LPGA Tour boss sees en­dur­ing fu­ture in NZ

Lat­est stop on glam­orous global tour in Auck­land has po­ten­tial to be­come big­ger and bet­ter.

Sunday Star-Times - - SPORT - Septem­ber 24, 2017

Smiths Falls, On­tario Age: 20 Ca­reer LPGA earn­ings: US$2,916,797 Started play­ing at the age of 3. Sis­ter Brit­tany was a mem­ber of the Symetra Tour. Be­came the sec­ond youngest in LPGA his­tory to win a ma­jor cham­pi­onship with her vic­tory at the PGA Cham­pi­onship (18y/9m/2d), trail­ing only Ly­dia Ko. Played in the Rio Olympics (T7). She is the high­est ranked (No 11) player in the field out­side of Ko, has won four times on the tour, and once in 2017 (Mei­jer Clas­sic). DANIELLE KANG (USA) San Francisco, Cal­i­for­nia Age: 24 Ca­reer LPGA earn­ings: US$2,382,795 Qual­i­fied for LPGA Tour on first at­tempt. Won the US Women’s Ama­teur ti­tle in 2010 and 2011 and was lead­ing ama­teur at the Bri­tish Open and LPGA Cham­pi­onship, where she was the only non­pro­fes­sional to make the cut. Her 2017 sea­son has been her best to date with strong per­for­mances in the USA’s Sol­heim Cup vic­tory as well as first win on tour, and first ma­jor, at the PGA Cham­pi­onship. World rank­ing at 21, af­ter peak­ing at 19 this year. PAULA CREAMER (USA) For the man the pre­mier women’s golfers in the world know sim­ply as ‘Com­mish’, this week’s New Zealand Women’s Open is just a lit­tle per­sonal.

So when LPGA Tour com­mis­sioner Mike Whan talks about his de­sire to see the in­au­gu­ral edi­tion of the Kiwi tour­na­ment as a fully fledged event un­der his or­gan­i­sa­tion’s umbrella grow into some­thing much more im­pact­ful, and even­tu­ally move to a prime Fe­bru­ary date, you know this is more than just the most in­flu­en­tial fig­ure in the women’s game pay­ing lip ser­vice.

Whan, who has pi­loted the LPGA Tour over the eight years from a US-cen­tric, bit-part op­er­a­tion into a truly global, year-round show­case of women’s golf, won’t make it out for the first New Zealand Women’s Open, at Win­dross Farm in south Auck­land start­ing on Thurs­day. He is a busy man, and splits ap­pear­ances at these fur­ther flung events with his mar­ket­ing chief Jon Po­dany.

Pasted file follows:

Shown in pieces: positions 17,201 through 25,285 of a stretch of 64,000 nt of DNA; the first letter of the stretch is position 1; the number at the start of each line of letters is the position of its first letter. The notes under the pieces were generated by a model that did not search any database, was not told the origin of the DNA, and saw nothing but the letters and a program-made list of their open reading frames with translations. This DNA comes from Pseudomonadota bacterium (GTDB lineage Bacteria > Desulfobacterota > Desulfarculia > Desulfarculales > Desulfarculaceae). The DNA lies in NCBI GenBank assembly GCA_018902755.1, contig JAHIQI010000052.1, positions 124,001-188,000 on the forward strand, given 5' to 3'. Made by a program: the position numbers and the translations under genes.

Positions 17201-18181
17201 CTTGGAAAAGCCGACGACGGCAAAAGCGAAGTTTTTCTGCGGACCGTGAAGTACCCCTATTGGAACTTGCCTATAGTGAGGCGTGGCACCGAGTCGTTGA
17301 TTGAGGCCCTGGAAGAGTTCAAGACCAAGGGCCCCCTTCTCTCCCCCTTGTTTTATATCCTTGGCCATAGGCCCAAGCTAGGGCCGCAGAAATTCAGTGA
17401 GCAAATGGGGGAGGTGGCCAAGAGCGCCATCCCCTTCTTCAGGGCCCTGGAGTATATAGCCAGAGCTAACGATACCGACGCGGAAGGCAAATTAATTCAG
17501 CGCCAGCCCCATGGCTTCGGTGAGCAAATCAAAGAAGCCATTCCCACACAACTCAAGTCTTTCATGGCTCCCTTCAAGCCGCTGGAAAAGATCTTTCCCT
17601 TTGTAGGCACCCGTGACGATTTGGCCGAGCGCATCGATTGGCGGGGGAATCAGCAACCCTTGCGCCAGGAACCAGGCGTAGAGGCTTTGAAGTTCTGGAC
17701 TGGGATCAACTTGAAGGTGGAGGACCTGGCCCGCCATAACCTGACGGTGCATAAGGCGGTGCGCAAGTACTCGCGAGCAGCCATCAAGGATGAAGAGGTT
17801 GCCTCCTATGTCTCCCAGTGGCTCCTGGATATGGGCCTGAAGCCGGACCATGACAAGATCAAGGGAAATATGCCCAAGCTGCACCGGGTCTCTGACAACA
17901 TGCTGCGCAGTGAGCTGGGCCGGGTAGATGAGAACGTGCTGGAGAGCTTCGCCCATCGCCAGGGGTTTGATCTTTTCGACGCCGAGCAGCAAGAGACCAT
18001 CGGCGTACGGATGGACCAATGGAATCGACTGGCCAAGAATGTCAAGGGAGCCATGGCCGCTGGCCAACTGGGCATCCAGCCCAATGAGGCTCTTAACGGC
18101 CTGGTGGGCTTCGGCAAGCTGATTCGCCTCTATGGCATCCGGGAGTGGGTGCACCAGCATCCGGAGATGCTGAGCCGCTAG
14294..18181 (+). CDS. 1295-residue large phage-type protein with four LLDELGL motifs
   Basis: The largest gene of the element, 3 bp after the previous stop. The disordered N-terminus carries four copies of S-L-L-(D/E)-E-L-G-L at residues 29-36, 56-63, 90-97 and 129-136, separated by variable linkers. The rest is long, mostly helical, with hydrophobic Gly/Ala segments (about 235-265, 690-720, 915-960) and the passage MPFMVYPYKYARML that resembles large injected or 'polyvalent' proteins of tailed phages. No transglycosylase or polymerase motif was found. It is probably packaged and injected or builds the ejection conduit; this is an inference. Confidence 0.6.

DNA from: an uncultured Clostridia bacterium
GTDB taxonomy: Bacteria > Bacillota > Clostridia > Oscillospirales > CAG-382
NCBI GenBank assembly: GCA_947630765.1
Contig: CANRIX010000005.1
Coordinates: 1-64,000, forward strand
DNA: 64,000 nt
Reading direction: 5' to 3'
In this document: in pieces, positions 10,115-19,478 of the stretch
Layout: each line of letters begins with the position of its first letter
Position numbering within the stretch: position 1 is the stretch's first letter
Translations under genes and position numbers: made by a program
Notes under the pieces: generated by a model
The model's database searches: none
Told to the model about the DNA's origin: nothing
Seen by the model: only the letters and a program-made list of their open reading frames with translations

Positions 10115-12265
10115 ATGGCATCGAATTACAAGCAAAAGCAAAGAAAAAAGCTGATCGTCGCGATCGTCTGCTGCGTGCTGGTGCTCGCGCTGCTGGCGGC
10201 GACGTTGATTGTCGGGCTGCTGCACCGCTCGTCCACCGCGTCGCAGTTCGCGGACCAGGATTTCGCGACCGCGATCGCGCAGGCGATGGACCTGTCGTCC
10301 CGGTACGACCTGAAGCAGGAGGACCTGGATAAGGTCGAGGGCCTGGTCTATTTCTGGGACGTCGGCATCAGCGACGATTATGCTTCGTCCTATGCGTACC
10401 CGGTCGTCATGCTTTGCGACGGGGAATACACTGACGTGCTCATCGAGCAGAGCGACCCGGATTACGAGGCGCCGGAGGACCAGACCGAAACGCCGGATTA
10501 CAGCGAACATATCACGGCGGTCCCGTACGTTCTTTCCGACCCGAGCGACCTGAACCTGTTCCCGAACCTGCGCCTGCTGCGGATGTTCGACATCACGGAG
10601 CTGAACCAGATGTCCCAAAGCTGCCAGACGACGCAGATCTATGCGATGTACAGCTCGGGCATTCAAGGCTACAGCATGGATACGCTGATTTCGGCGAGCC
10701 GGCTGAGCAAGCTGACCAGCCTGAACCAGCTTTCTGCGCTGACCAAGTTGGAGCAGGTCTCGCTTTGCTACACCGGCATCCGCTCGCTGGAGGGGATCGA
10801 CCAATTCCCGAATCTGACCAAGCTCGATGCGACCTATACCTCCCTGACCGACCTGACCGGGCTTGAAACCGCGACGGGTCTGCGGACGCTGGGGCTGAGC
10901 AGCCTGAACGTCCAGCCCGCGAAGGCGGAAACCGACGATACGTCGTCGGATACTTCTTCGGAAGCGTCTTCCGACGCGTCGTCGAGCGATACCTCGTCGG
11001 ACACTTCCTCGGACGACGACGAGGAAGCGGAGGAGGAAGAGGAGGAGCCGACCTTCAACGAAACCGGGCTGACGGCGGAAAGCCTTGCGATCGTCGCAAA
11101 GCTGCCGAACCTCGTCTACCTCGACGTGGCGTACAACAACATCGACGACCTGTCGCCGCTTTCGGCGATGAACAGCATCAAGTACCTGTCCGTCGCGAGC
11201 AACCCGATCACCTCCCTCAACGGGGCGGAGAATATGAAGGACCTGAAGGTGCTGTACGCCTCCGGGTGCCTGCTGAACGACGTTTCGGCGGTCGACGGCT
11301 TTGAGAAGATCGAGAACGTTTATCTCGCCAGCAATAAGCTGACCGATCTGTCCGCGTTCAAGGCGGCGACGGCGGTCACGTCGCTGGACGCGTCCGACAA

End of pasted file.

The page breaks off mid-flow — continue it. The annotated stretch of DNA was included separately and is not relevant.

But he will be here in spirit. And in per­son next year, be­cause he is des­per­ate to see for him­self this lit­tle coun­try where the very spe­cial player he calls, ever so ap­pro­pri­ately, ‘Uno’ hails from.

You see Whan and New Zealand’s best golfer, and for­mer world No 1, Ly­dia Ko have what you might call a spe­cial re­la­tion­ship.

The Com­mish ad­mits his tour sim­ply would not be in New Zealand were it not for Ko’s pres­ence as one of her sport’s icons; but he also right­fully beams with pride over their ar­rival at the small­est, and most dis­tant, coun­try they will visit in their cir­cum­nav­i­ga­tion of the globe.

Whan has known Ko since she was 14, which was when he tagged her Uno, the Span­ish word for No 1. He did so be­cause he con­sid­ered it an inevitable des­ti­na­tion in her golf ca­reer.

He has prided him­self, and his tour, on their abil­ity to re­ward the pre­mier play­ers with tour­na­ments in their home coun­try. And so it was that when Ko made the as­cen­sion to the top spot in her sport (a po­si­tion she only re­cently sur­ren­dered this year with a rare form slump), that a New Zealand stopover be­came an in­evitabil­ity.

‘‘I re­mem­ber sit­ting next to Ly­dia when we an­nounced this event, and she whis­pered to me ‘Com­mish, you’re go­ing to go to the most beau­ti­ful place in the world’,’’ Whan told the Star-Times in an ex­clu­sive in­ter­view from the US.

‘‘I said ‘hey Ly­dia, I’ve just moved from Carls­bad, Cal­i­for­nia, and that’s the most beau­ti­ful’. She looked back and said, ‘that’s the sec­ond’.’’

Whan ad­mits this is a ‘‘spe­cial’’ event for him be­cause of his re­la­tion­ship with Ko. And it’s why he has a vi­sion for it that he pre­dicts will see it last far longer than the cur­rent three-year com­mit­ment they have with Kiwi or­gan­is­ers The Club­house and chief spon­sor MCKAYSON.

‘‘I said to Uno at one point we’re go­ing to have to go to your home town, be­cause it seems like as we’ve had dif­fer­ent No 1 play­ers in the world over my eight years, like Ai Miyazato from Ja­pan, and Yani Tseng from Taipei, we’ve taken events to their coun­tries.

‘‘If I look back at all the ex­pan­sion we’ve had in my time, it’s all been driven by the play­ers. I’m just smart enough to pay at­ten­tion when I hear about it. So it’s nice to see the peo­ple putting Ly­dia in her ap­parel are also bring­ing the tour to New Zealand.

‘‘When we started talk­ing to Michael [Gold­stein] and the gang from Club­house, at first it was just how do we get the LPGA there. Then I think they were blown away with what bring­ing the LPGA means in terms of me­dia and con­sumer eye­balls all around the world.’’

LPGA Tour events are typ­i­cally beamed out to around 170 coun­tries in the world, and eco­nomic ben­e­fits for hosts are es­ti­mated from be­tween US$20-60 mil­lion.

The NZ Open and LPGA are locked into a three-year deal in the tour­na­ment’s cur­rent guise, but Whan talks of a re­la­tion­ship last­ing decades, and even­tu­ally mov­ing to a more nat­u­ral Fe­bru­ary date to part­ner up with the Aus­tralian Open.

DON­ALD MI­RALLE/GETTY IMAGES

New Zealand golfer Ly­dia Ko with LPGA Tour com­mis­sioner Michael Whan.

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